Quick Answer: How Does The Popular Vote Affect The Electoral College?

What happens if there is an Electoral College tie?

Pursuant to the 12th Amendment, the House of Representatives is required to go into session immediately after the counting of the electoral votes to vote for president if no candidate for the office receives a majority of the electoral votes.

Each state delegation votes en bloc, with each state having a single vote..

In a United States presidential election, the popular vote is the total number or percentage of votes cast for a candidate by voters in the 50 states and Washington, D.C.; the candidate who gets the most votes nationwide is said to have won the popular vote.

What is the point of the Electoral College?

The Electoral College is a body of electors established by the United States Constitution, which forms every four years for the sole purpose of electing the president and vice president of the United States.

Who picks the Electoral College?

Instead, the election of the president of the United States is a two-step process. First, voters cast ballots on Election Day in each state. In nearly every state, the candidate who gets the most votes wins the “electoral votes” for that state, and gets that number of voters (or “electors”) in the “Electoral College.”

What the Constitution says about the Electoral College?

Article II, Section 1, Clause 2 of the U.S. Constitution opens by saying: “Each State shall appoint, in such Manner as the Legislature thereof may direct, a Number of Electors.” This open-ended delegation of power to the states over the award of their Electoral votes creates a power in state legislatures that is “ …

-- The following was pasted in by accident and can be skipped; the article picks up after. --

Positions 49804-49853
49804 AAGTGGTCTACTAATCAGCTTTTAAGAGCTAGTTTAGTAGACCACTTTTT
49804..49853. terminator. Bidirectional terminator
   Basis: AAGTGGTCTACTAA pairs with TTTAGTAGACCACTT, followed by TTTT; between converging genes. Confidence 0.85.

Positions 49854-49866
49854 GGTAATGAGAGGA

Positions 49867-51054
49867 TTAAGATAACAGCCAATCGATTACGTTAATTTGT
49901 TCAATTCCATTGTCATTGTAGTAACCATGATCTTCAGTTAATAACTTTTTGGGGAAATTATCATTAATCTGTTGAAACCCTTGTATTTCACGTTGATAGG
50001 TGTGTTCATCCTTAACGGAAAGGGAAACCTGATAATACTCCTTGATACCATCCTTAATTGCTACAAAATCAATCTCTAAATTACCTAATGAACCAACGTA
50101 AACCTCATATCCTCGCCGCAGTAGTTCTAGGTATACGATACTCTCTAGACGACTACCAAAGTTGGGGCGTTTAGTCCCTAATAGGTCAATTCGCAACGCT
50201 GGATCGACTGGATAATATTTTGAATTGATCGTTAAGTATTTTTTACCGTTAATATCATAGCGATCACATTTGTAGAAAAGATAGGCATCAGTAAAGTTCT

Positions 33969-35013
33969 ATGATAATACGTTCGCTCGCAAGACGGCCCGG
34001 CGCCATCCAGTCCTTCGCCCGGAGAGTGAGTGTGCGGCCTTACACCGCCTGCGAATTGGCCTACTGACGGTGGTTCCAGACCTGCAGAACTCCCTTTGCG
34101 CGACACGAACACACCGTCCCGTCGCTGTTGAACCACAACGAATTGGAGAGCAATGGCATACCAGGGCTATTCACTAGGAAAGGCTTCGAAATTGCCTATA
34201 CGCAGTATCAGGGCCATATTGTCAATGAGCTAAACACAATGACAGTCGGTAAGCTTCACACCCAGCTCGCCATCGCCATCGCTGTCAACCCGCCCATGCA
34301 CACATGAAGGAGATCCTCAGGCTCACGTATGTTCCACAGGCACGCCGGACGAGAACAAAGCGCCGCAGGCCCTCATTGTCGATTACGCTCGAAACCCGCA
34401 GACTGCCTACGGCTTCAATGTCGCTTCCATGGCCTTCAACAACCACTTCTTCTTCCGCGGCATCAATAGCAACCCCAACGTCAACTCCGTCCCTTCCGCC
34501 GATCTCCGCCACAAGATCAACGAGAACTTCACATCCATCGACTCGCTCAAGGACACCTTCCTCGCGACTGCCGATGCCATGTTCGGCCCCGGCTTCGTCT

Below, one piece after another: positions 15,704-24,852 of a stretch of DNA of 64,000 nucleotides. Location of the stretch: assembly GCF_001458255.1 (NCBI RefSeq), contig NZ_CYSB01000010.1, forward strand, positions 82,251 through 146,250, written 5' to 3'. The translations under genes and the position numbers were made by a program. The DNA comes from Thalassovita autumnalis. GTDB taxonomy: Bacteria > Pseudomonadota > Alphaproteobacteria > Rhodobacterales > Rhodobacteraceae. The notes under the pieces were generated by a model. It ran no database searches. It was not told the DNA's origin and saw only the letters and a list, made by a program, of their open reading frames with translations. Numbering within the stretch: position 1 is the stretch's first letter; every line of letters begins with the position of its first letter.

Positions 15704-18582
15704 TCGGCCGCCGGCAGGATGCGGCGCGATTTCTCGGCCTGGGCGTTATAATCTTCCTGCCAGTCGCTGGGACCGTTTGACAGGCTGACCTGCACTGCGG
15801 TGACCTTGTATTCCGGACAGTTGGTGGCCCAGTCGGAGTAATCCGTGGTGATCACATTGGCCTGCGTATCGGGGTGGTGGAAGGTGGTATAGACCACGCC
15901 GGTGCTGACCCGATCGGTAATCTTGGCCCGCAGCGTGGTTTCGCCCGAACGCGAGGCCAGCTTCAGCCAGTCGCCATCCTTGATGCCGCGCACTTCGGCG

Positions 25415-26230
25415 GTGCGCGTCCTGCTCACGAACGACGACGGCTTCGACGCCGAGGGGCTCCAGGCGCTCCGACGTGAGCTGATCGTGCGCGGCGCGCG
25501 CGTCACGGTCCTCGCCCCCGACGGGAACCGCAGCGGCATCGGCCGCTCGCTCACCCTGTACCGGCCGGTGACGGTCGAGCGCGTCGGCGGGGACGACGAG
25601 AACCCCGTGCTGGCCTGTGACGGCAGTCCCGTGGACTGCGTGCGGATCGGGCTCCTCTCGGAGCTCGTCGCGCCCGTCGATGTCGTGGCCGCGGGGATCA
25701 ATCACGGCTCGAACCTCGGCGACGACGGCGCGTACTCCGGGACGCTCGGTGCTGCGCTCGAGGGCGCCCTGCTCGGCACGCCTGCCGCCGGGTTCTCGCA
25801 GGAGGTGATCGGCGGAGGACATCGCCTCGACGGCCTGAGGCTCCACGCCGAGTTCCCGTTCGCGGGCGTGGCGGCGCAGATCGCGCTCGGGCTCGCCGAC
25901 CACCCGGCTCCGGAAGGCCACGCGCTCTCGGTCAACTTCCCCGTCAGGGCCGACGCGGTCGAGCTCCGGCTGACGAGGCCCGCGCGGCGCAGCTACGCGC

Why is Iowa so important in the election?

Unlike primary elections in most other U.S. states, where registered voters go to polling places to cast ballots, Iowans instead gather at local caucus meetings to discuss and vote on the candidates. … The Iowa caucuses used to be noteworthy as the first major contest of the United States presidential primary season.

When was the Electoral College compromise?

The Electoral College became part of the Constitution at the Constitutional Convention in Philadelphia in 1787, when delegates assembled to devise something to replace the Articles of Confederation. By September, they had finally produced the Constitution, which represented a number of compromises among the delegates.

Does the Electoral College have to follow the popular vote?

While the Constitution doesn’t require electors to follow their state’s popular vote, many states’ laws do. … Electors must follow their state’s popular vote, if the state has passed such a law.

What is the difference between electoral college and popular vote?

In the U.S. presidential election system, instead of the nationwide popular vote determining the outcome of the election, the president of the United States is determined by votes cast by electors of the Electoral College. … The “national popular vote” is the sum of all the votes cast in the general election, nationwide.

2016 United States presidential electionNomineeDonald TrumpHillary ClintonPartyRepublicanDemocraticHome stateNew YorkNew YorkRunning mateMike PenceTim KaineElectoral vote3042274 more rows

Why did they create the Electoral College?

As prescribed in the U.S. Constitution, American presidents are elected not directly by the people, but by the people’s electors. The Electoral College was created by the framers of the U.S. Constitution as an alternative to electing the president by popular vote or by Congress.